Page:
A guy sprinted onto the stage for a brief solo and was out before we could catch anything meaningful.
The final segment clearly reflected female competitiveness as the dancers tried to get ahead by pulling back those in front of them. Echoes of the thump of machines signalled the entry of each group and their movements were edgy as if nervous about being found out.
Raymond Liew Jin Pin showcased Speak Out, a whole new way of venting. The dancers, wearing their favourite pyjamas, had their heads fully wrapped in off-white cloth and they performed with their heads covered throughout. The covered heads represented muffling. Frustrated, the dancers released their tensions through erratic, bird-like movements.
Liew fully utilised the space by having activities in dispersed clusters. These clusters gradually converged into a clump that looked like a large breathing organism as one by one, the bodies heaved up, then fell back into place.
It was also fascinating to watch how the dancers related to each other in the absence of sight, with their eyes covered. (NOT CLEAR!) Their movements were coordinated, as if they only needed to feel what the others were doing. One memorable scene was when two dancers locked elbows to execute a lift. The girl, facing forward with legs bent, looked as if she was seated as she hung from her partner’s arms.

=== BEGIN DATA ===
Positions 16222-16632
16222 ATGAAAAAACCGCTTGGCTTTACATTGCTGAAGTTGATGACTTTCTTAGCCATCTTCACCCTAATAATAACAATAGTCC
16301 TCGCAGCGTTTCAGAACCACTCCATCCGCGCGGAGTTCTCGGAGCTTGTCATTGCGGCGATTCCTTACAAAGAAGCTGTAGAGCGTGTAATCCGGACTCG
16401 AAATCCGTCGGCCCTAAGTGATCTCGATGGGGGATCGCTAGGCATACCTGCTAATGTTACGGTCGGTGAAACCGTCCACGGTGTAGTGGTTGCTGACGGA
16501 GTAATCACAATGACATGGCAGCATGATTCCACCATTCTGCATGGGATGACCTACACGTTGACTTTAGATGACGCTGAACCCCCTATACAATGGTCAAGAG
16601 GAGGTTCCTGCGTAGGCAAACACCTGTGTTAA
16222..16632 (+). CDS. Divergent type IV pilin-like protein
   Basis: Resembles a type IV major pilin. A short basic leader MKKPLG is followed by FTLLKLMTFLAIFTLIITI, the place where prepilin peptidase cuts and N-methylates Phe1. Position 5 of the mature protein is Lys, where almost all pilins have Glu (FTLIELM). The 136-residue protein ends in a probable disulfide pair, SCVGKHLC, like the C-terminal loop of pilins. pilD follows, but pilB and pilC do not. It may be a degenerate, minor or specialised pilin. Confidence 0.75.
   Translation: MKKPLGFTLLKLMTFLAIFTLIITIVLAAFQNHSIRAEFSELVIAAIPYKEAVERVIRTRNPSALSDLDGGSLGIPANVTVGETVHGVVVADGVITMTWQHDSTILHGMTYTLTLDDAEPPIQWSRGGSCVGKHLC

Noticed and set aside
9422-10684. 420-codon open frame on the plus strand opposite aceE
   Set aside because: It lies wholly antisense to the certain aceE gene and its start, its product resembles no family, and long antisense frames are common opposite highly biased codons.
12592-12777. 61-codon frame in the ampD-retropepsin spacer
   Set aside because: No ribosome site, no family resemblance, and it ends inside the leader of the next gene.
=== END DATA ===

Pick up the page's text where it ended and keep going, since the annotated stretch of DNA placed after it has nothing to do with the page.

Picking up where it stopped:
Mohd Hafiz Untong’s Tadah ambitiously incorporated theatre and live music into the choreography. The dance started with a husband-and-wife duet featuring movements from various Malay dance vocabularies and silat. These combined effectively to tell the tragic tale of a faithful wife who waited for her man’s return until the day she died. The act of snuffing out the candles signalled her demise.
There was interaction between movements and props as the dancers dug their hands and inserted one leg into bins, and then moved about as if dragged by the weight of the bin. Hafiz certainly showed that he has the potential to move on to musicals.
So what’s next after graduation?
ASWARA is recommending Chia for a four-month choreography workshop in Taiwan. Fifteen of the graduates plan to pursue degrees - one at Universiti Malaysia Sabah; two at the Korea National University of Arts, and the rest at ASWARA.
Six graduates are awaiting replies from Petronas, Istana Budaya and Dewan Bandaraya Kuala Lumpur on full-time jobs as dancers. Liew hopes to go to Germany to pursue a dance career.
About 15 of the grads are involved in two shows scheduled for August - Noordin Hassan’s Intan Yang Tercanai, choreographed by Sharip Zainal and produced by Dewan Bahasa dan Pustaka, and Tun Razak the Musical, to staged by ASWARA at Istana Budaya.
Five others will perform in Jakarta from Aug 6 to 9 in a repertoire of contemporary dance.Well, nothing beats performing for a dance graduate. As Oscar Wilde put it, "Education is an admirable thing, but it is well to remember from time to time that nothing worth knowing can be taught."